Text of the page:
DEBKAfile Exclusive Report July 5, 2003
Most Israelis did not rise up in arms when IDF troops made way for Palestinian police forces to take over the Gaza Strip or even Bethlehem, site of Rachel's Tomb. They were generally unmoved by the removal of outposts. However, prime minister Ariel Sharon's decision to free 1,200 or more Palestinian terrorists, when memories of the latest terrorist attacks less than a month ago are still painfully fresh, arouses bitter resentment. To spread oil on troubled waters, Israeli officials announced that the Shin Beit will present the lists of prisoners and detainees to be freed to the prime minister in time to have it reviewed at the weekly cabinet session on Sunday, July 6. Those lists, it was further promised, will not include murderers. However, according to the information reaching debkafile from its military sources, the lists were put together last week by Sharon under pressure from the White House and after consultation with Palestinian prime minister Mahmoud Abbas and his internal security minister Mohammed Dahlan. Its makeup was not dictated by the severity of the crimes committed but by the following priorities.
DEBKAfile Exclusive Report July 2, 2003
Jerusalem was the scene of a piece of show business on Tuesday, July 2. Two prime ministers, Sharon and Mahmoud Abbas stood on their respective lecterns at the Israeli prime minister's office in Jerusalem Tuesday, July 2, and gave a showcase peace performance that was broadcast around the world. Abbas aka Abu Mazen had no qualms about standing at a lectern draped with the Menorah emblem of the Jewish state, while Israeli and Palestinian cabinet ministers, looking like bored guests at a bar mitzvah, sat at a raised table covered with a blue-and-white tablecloth. Both prime ministers followed written scripts: "Our conflict is political and must be solved through diplomatic means," Abbas said - code for an end to the Palestinian uprising. Sharon quoted himself by promising "painful concession for real and durable peace for generations to come." Both leaders played their starring roles to the hilt.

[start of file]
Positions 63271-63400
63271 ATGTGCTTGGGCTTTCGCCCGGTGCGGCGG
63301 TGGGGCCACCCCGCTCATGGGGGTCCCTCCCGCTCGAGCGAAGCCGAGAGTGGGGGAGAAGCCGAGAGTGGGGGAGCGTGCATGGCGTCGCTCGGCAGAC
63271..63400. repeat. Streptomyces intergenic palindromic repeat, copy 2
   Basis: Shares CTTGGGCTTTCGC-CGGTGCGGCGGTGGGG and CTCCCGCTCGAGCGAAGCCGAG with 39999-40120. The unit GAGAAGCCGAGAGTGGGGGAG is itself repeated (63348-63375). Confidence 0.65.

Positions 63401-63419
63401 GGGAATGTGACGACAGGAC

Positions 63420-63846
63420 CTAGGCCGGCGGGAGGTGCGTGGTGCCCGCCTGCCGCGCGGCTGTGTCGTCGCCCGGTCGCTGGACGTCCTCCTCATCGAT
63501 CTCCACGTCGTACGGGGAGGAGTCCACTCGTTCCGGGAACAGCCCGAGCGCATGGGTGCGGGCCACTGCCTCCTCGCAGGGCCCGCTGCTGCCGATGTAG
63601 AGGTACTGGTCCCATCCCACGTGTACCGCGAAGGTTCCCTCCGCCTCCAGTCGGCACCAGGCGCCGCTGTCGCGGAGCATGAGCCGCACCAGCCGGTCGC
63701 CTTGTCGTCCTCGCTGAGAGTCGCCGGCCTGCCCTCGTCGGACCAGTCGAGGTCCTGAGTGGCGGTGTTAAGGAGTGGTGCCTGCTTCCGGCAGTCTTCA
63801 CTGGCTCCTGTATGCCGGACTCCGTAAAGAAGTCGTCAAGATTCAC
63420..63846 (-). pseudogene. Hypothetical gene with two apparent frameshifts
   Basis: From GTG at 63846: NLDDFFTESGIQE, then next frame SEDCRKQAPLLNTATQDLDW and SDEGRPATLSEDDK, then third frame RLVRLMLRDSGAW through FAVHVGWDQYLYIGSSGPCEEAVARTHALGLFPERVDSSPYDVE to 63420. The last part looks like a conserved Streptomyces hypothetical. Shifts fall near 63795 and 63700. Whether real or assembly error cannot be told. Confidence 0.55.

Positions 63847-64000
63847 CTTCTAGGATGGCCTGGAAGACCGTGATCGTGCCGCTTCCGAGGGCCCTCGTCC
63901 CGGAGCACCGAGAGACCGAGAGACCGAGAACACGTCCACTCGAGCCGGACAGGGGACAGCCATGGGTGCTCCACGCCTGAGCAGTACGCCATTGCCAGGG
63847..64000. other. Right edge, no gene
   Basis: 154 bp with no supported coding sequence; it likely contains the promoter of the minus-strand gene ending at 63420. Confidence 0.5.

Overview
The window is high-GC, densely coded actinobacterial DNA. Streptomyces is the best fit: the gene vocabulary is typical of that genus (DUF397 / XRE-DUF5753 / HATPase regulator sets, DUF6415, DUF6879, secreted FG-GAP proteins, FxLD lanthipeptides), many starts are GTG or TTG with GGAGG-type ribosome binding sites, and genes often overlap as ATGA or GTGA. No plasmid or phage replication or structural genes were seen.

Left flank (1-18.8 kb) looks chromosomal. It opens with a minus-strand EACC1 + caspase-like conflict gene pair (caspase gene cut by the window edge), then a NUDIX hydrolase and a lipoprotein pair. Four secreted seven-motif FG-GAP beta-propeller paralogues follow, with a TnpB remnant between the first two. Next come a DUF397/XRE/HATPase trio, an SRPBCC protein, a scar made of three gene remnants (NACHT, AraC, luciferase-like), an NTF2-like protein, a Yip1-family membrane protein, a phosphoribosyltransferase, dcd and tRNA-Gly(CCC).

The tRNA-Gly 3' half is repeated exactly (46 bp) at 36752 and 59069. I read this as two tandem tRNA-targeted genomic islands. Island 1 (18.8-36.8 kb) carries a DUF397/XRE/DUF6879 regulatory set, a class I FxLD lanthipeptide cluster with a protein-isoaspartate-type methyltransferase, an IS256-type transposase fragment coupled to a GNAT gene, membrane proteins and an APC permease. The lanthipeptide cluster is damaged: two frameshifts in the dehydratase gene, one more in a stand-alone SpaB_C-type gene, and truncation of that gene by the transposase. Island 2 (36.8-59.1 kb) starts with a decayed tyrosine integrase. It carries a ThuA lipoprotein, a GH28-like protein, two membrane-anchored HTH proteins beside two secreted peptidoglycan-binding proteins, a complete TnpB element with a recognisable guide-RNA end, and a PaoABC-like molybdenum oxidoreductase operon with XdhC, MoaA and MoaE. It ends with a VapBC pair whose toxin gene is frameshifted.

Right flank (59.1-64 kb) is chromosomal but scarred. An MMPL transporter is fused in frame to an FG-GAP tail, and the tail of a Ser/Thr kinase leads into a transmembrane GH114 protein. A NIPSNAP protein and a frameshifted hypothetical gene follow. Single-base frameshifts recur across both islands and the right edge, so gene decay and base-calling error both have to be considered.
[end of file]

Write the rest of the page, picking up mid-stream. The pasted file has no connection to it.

DEBKAfile Exclusive Report June 12, 2003
As the 20-year old human bomb from Hebron, Abdel Muttu Shabana, tore into the packed Jerusalem 14A bus in rush hour traffic opposite the city's open air market - killing 16 Israelis and injuring more than one 100 - an Egyptian delegation representing the US, Israeli and Palestinian governments sat down opposite a Hamas delegation in Gaza City. The Egyptians were there to solicit the hard-line Islamic terror group's consent to a ceasefire - and they were having a hard time.
DEBKAfile Exclusive Report June 2, 2003
debkafile reports from its intelligence sources that Abu Mazen and Dahlan worked hard to concoct some sort of ceasefire in time for the Aqaba summit - not by going to the heads of the Palestinian terror groups, but straight to the chiefs of local terror squads. It was not as difficult as they pretended to the Americans and the Israelis. As an Israeli security source told debkafile's sources, Dahlan and his people had more than a passing acquaintance with each and every one of these squad chiefs, enough to knock on their doors and even reach them in their hideouts.
DEBKAfile Exclusive Report May 26, 2003
The forty-member Likud parliamentary party hurled bitter complaints against prime minister Ariel Sharon Monday, May 26, for failing to consult the party before he presented the Middle East road map to the cabinet for endorsement on Sunday, May 25. It was carried by a narrow majority of 12 to 7 ministers and four abstentions. None of the Likud ministers voted against the document. Even the nay-saying coalition hawks did not walk out of the Sharon coalition.
DEBKAfile Exclusive Report May 13, 2003
For some years now the Israeli Islamic Movement has been known to serve the Palestinian Hamas terrorist group as financial conduit and money launderer. Its fund-raising efforts for the families of Palestinian suicide killers have not gone unnoticed either. Some members have even been caught aiding and abetting these killers, transporting them to and from target areas, providing hideouts and intelligence - in more than one case to the Lebanese Hizballah as well.
DEBKAfile Exclusive Report April 20, 2003
Even in the topsy-turvy world of Palestinian-Israeli relations, Mohammed Dahlan's appointment as interior minister in charge of security in Mahmoud Abbas aka Abu Mazen's so-called reformed Palestinian government is bizarre. As director of the Gaza Strip's Palestinian "Preventive" Security body, Dahlan was the prime mover of Arafat's confrontation with Israel from 2001 in the region he controlled. His brainchildren included the use of cell phones by the first Palestinian terrorists and suicide killers to trip bombs and activate explosive belts in multi-casualty strikes at Israeli crowd centers. It was Dahlan who brought the extremist Islamic Hamas and Jihad Islami into Arafat's fold as full partners of the Fatah Tanzim and Palestinian security services. He played host to the Lebanese Hizballah experts imported by Arafat. And Dahlan, whose organizational ability is not in question, set up the Karin-A arms smuggling ship that Israeli commandos intercepted on its way to the Gaza Strip with 50 tons of weapons for restocking Arafat's arsenal of terror.
DEBKAfile Exclusive Report March 6, 2003